Pikelets on Friday, 29 Aug. Period 4 in V5

You will need the ingredients below plus fillings per group. Mrs Nathan will bring the ingredients, including milk, surviettes and eggs but groups will be required to bring self-raising flour, sugar, butter (100g max) to cook and other fillings. Also one measuring cup per group (I will bring my one just in case).

We also need plates, plastic knives and forks.
Groups of 5 (4 groups in total)
TARA: Jessica G, Cassie, Caitlin, Emma, Abbey
MELE: Karleen, Jessica L, Amber, Venezia, Ellen, Mercede
MANYA: Dana, Nicole L, Pascalle, Jenny, Leesha
SADAF: Rebecca, Charmaine, Khadija, Veronica, Hineari

Pikelet Recipe:

  • 1 cup (150g) self-raising flour
  • 1 tablespoon caster sugar
  • 3/4 cup (185ml) milk
  • 1 egg
  • Melted butter, to brush, plus extra knobs to serve

  1. Sift flour and sugar together into a bowl with a pinch of salt.
  2. Step 2Whisk milk and egg together, then add to dry ingredients, whisking until smooth.
  3. Step 3Heat a non-stick frypan over medium heat and brush with a little melted butter. Drop level tablespoonfuls of the mixture into the pan and cook for half a minute or until bubbles appear on the surface.
  4. Step 4Turn over and cook other side for 1 minute until golden.
  5. Step 5Allow to cool and serve with butter.

You need to be able to find the Perimeter and Area of a rectangle/square, Area of a parallelogram, Area of a triangle, Circumference (perimeter of a circle), Area of a circle, Vol.
To find the perimeter of a shape you have to measure the line around the outside of the shape. eg if you have a square with four sides the length of 5cm you would have to add the numbers up. 5+5+5+5=2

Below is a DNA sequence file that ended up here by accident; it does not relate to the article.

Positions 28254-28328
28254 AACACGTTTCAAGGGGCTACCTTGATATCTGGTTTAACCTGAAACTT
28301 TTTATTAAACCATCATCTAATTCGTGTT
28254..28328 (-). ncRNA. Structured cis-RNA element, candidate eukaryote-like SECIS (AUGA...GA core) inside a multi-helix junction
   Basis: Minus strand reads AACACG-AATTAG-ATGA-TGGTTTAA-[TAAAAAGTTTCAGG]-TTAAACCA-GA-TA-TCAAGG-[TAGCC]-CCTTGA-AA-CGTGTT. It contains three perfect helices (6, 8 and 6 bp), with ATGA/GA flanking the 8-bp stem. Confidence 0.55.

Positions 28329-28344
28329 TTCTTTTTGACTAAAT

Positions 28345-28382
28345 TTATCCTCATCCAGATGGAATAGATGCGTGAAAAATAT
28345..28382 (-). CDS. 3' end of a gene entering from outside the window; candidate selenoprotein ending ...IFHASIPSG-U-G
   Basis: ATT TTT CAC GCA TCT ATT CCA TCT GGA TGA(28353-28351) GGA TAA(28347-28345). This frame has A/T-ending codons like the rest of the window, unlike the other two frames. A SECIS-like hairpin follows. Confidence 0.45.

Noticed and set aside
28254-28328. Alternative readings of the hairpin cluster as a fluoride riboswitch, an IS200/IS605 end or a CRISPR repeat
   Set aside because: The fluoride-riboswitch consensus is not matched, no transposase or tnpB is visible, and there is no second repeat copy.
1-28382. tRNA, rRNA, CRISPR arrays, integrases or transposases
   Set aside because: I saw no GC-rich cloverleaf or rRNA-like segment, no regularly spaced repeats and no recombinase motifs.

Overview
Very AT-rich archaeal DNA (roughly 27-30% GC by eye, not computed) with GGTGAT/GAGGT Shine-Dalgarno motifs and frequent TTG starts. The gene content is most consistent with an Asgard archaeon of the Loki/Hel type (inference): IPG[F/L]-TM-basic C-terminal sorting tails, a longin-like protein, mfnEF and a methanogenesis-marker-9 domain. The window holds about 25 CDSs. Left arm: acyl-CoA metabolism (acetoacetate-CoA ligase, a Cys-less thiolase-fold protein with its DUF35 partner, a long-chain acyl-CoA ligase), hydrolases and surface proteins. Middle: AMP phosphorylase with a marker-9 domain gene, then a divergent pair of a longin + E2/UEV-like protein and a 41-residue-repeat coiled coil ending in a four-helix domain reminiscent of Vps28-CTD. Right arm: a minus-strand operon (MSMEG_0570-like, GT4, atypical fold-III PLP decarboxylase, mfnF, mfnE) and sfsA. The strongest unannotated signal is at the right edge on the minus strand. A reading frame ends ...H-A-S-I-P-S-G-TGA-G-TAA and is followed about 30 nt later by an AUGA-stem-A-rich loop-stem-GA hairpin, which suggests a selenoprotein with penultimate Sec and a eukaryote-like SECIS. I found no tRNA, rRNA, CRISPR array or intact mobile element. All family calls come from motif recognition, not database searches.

Area of a rectangle
There is more than one way to the find the area of a rectangle. One way is to multiply the width by the length.

How to measure using cm and mm with a ruler AND Measuring in millilitres (ml):

Try this pre-test:

Try this Measurement Practice Test

On this sheet you can practice conversions and finding the area of a triangle and parallelogram:


more ...


The distance around a two-dimensional shape.

Example: the perimeter of this rectangle is 3+7+3+7 = 20

The perimeter of a circle is called the circumference

Area of Plane Shapes

Learn more about Area, or try the Area Calculator.

external image triangle2.gif
Area = ½ × b × h
b = base
h = vertical height

external image squar2.gif
Area = a2
a = length of side
external image rectangle.gif
Area = w × h
w = width
h = height

external image parallel.gif
Area = b × h
b = base
h = vertical height
external image trap.gif
Trapezoid (US)
Trapezium (UK)
Area = ½(a+b) × h
h = vertical height

external image circle.gif
Area = π × r2
Circumference = 2 × π × r
r = radius
external image ellipse.gif
Area = πab

external image sector.gif
Area = ½ × r2 × θ
r = radius
θ = angle in radians

Note: h is at right angles to b:

external image altitude.gif

Example: What is the area of this rectangle?

Area Count
Area Count

The formula is:
Area = w × h

w = width

h = height
We know w = 5 and h = 3, so:

Area = 5 × 3 = 15

Example: What is the area of this triangle?


Height = h = 12
Base = b = 20

Area = ½ × b × h = ½ × 20 × 12 = 120